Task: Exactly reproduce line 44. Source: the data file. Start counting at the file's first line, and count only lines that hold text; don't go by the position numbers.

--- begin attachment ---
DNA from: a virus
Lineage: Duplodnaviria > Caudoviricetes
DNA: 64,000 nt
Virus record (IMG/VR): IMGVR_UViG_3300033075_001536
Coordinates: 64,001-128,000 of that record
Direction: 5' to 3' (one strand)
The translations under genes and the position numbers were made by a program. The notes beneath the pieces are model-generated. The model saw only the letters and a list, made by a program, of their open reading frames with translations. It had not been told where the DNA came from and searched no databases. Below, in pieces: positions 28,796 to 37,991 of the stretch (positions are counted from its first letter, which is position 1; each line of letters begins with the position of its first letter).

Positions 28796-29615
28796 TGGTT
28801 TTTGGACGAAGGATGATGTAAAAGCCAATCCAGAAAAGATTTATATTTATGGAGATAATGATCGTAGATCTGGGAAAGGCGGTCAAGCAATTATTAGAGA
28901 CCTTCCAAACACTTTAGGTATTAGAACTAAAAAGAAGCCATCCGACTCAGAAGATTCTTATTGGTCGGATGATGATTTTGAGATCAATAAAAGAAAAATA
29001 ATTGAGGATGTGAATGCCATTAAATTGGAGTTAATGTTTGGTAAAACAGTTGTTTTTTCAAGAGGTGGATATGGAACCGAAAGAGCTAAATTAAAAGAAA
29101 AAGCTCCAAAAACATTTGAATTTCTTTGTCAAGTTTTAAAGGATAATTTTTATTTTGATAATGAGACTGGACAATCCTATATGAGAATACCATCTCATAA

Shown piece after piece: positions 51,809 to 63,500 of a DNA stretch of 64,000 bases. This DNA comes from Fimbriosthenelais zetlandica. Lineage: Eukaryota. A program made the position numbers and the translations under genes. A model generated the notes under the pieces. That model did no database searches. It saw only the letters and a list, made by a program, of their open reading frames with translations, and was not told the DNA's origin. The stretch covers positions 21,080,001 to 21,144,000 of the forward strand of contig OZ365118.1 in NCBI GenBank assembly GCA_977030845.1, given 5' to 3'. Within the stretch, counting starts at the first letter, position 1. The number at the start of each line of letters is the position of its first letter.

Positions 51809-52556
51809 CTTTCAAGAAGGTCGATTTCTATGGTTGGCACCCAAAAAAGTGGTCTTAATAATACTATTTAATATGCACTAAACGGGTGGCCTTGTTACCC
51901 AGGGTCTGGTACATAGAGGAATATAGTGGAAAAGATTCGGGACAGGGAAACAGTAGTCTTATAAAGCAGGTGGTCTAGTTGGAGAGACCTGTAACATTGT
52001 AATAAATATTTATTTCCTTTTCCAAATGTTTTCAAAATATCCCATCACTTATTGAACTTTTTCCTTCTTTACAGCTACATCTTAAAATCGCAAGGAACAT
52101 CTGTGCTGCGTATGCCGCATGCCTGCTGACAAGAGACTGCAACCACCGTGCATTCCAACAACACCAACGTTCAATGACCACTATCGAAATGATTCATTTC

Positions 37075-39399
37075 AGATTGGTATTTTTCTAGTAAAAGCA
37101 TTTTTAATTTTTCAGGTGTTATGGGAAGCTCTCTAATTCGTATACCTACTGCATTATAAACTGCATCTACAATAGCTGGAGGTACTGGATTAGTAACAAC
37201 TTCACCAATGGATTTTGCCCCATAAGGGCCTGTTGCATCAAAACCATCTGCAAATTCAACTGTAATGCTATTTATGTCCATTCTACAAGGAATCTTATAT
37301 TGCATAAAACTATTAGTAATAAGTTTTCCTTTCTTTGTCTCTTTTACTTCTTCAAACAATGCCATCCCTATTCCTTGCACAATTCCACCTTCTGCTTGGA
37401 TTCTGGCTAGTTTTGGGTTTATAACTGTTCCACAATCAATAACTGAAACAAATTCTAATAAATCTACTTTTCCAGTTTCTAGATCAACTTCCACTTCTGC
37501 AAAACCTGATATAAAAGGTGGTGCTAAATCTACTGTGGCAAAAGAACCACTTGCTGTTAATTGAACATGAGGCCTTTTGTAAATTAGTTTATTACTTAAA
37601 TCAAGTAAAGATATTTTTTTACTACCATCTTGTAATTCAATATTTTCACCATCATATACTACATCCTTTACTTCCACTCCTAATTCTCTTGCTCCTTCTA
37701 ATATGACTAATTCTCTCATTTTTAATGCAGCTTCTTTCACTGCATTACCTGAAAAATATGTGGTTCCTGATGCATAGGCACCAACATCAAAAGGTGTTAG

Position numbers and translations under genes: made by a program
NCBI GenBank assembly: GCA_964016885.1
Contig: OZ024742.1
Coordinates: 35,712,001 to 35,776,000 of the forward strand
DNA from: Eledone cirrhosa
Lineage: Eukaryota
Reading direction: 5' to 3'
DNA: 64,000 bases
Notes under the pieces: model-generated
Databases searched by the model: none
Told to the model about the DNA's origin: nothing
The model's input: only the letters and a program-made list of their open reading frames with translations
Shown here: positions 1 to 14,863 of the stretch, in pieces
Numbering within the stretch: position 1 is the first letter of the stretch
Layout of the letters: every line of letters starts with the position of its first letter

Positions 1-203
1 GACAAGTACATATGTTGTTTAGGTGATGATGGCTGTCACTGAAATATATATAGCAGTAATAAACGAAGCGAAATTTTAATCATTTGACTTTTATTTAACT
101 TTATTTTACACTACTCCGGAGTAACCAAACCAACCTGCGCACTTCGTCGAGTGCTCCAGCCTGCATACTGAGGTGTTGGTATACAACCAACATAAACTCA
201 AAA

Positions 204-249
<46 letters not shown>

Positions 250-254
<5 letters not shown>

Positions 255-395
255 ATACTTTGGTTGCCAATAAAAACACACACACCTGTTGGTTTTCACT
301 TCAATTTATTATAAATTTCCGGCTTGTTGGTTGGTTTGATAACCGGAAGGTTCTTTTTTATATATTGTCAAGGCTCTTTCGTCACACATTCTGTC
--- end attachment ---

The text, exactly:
Positions 1-203